“We didn’t take the game too much for granted,” said Russell, whose nifty 44-yard TD run set off a 37-point first quarter, the highest-scoring quarter in Iowa history. “We could’ve just shut it down after the first quarter. You had to stay focused because you didn’t know when it was going to be your turn.”
And that says it all for Iowa running backs. Stay in line, you might miss your turn.
Russell started for junior Aaron Greving, who sprained an ankle last week. Russell went 44 yards on his second touch. He put two paralyzing jukes, and two Zips needed their egos taped.
“I saw the linebacker come up and thought, this guy’s going to crack me, man. He’s going to crack me,” said Russell, who had 141 career rushing yards before Saturday. “Somehow I made him miss, and then it was off to the races.”
When Russell sat, there was no drop-off with Lewis. Try drop-up, maybe.
After sitting out last season because of academics, Lewis backed the hype that followed him to Iowa City when he signed three years ago out of Bloomfield (Conn.) High School.
“I always knew in my heart that I’d be part of the team, somehow, some way,” Lewis said. “I was excited out there. Fred had to settle me down, telling me to just breathe.”
Lewis took his fourth touch 33 yards, setting up the first of his two 1-yard TD runs.
“It was important for Jermelle to get out there,” Iowa Coach Kirk Ferentz said. “It’s kind of funny, because Jermelle has been around. We’ve been talking about him for like a decade.
“I’m exaggerating, but in two years, this was the first time he was on the field. This is a big step for him to get out there and play.”
Lewis averaged 6.5 yards a carry. Russell averaged an eye-popping 12.1. The Hawkeyes averaged 8.4 yards on 45 carries while rolling up 376 rushing yards.
“I knew they were replacing the running back (four-year starter Ladell Betts, who’s now with the Washington Redskins), so I didn’t think the timing would be as good,” Akron Coach Lee Owens said. “It looked like the high-powered offensive running teams from the Big Ten in the past.”
Tuesday, Greving talked about his ankle injury and admitted he was down. It’s easy to see why.
This is how running backs lose jobs.
An injury forces a coach to open the door for an unproven player. Russell and Lewis juked and bulled through that door Saturday.
“I wouldn’t say Aaron’s worried,” Russell said. “We all lose sleep. I lose sleep with Jermelle behind me. Aaron and I know that Jermelle is probably the most talented back of the three of us. So, we just push each other.”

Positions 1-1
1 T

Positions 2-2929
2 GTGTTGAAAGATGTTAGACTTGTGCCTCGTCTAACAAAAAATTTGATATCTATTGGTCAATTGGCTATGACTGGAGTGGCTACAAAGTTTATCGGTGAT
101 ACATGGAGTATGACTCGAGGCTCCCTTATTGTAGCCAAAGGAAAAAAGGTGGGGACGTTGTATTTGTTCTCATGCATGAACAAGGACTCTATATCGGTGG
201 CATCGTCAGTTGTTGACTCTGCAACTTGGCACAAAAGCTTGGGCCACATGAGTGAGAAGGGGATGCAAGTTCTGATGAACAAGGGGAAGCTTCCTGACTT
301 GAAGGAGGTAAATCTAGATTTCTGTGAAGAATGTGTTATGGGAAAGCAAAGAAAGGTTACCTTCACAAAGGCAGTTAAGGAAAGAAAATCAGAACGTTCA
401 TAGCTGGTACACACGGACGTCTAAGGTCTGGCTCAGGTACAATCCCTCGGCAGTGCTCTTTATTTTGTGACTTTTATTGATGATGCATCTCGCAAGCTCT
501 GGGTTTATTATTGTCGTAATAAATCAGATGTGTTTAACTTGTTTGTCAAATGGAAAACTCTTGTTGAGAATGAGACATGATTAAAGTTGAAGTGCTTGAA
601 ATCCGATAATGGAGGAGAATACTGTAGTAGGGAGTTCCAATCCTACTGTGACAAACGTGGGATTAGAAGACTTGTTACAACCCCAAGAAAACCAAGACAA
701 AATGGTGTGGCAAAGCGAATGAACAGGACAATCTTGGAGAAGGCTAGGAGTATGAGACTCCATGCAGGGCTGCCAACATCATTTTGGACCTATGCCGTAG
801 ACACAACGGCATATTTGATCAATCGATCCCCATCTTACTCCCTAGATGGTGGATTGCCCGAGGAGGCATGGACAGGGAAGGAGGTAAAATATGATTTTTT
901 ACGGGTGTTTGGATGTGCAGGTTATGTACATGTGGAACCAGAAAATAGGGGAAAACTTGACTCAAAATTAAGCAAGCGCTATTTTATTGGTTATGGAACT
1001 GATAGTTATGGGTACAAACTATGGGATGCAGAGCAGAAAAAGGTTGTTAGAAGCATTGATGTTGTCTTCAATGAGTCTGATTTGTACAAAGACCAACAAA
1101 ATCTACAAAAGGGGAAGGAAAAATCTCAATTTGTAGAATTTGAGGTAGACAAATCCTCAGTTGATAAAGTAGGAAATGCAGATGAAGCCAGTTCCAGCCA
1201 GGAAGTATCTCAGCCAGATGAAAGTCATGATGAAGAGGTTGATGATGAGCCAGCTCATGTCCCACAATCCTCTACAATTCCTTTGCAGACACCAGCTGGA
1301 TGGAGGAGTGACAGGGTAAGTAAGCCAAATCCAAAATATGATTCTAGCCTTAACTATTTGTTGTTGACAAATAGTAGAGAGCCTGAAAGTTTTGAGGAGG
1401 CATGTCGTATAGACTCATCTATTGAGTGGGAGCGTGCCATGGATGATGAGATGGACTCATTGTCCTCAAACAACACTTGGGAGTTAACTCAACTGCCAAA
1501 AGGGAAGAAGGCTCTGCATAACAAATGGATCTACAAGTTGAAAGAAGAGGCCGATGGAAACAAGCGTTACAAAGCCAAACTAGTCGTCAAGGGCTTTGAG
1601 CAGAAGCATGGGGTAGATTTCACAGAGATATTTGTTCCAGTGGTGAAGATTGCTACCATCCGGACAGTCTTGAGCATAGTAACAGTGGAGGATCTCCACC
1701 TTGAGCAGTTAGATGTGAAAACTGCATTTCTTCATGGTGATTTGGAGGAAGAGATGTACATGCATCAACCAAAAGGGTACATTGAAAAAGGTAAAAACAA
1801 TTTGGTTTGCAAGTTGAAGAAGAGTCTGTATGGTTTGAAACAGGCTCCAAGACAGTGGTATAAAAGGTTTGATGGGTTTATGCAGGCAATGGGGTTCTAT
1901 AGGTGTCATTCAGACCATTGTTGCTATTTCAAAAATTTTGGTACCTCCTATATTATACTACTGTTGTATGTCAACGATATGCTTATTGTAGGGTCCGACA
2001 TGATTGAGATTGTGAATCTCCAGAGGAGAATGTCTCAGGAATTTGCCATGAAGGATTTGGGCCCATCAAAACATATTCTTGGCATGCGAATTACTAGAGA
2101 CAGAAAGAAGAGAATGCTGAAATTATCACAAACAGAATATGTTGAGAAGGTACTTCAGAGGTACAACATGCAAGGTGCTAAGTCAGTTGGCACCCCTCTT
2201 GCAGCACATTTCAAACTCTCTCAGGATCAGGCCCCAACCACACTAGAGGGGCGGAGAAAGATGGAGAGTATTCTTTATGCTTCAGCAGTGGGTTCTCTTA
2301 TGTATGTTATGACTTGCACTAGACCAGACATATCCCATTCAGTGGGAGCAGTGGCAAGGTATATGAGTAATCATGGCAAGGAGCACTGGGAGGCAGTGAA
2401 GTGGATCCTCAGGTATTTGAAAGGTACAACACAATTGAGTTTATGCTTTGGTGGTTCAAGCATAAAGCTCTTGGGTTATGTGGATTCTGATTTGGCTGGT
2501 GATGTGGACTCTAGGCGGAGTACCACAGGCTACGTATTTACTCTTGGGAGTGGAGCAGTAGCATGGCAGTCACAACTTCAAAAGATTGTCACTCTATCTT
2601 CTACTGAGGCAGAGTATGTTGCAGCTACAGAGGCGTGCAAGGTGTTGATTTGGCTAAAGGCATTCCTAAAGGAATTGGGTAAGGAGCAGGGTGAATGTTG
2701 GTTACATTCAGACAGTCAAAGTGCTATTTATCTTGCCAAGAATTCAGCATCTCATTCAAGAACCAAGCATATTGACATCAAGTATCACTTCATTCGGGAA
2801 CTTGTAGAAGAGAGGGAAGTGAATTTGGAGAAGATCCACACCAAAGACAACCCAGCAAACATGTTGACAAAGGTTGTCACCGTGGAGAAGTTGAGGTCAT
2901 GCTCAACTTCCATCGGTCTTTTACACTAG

Greving could be back next week when the Hawkeyes travel to Miami (Ohio). He won’t miss a treatment for his ankle, that’s a given.
“Only time will tell,” Ferentz said. “We feel great about Aaron. We certainly thought he was our starter.”
Iowa’s running game was so efficient and so explosive, quarterback Brad Banks was limited to eight passes, hitting five for 125 yards and two TD passes. Banks found senior wide receiver Maurice Brown for a pair of scores, 56 and 36 yards, to close the first quarter, when the Hawkeyes held a commanding 37-0 lead.
Russell scored on 44- and 35-yard runs.
Junior linebacker Kevin Worthy returned a fumble 72 yards for a TD. Akron helped, too, snapping the ball over the punter’s head for a safety.
It was Iowa’s most productive quarter ever.
The Hawkeyes scored 35 points in a quarter against Illinois in 1985.
“We wanted to come out and play sound football,” Banks said. “Running the ball is as sound as it gets. If you can run it, you’ve got to run it.”
Sound offense is 593 yards, averaging 9.1 yards on 65 plays.
Iowa’s defense had a few more new guys, including freshman corner Antwan Allen and first-time starters Howard Hodges and Jonathan Babineaux at end.
Akron quarterback Charlie Frye, who left the game in the second half because of dehydration, completed 21 of 29 for 230 yards and two TDs.
Wideout Matt Cherry caught eight balls for 68 yards and a score. The Zips ran up 363 yards offense, including 296 through the air.
“We still have some questions,” senior tackle Colin Cole said. “But we also answered some questions.”
They didn’t resort to the bird. The bird isn’t sound defense.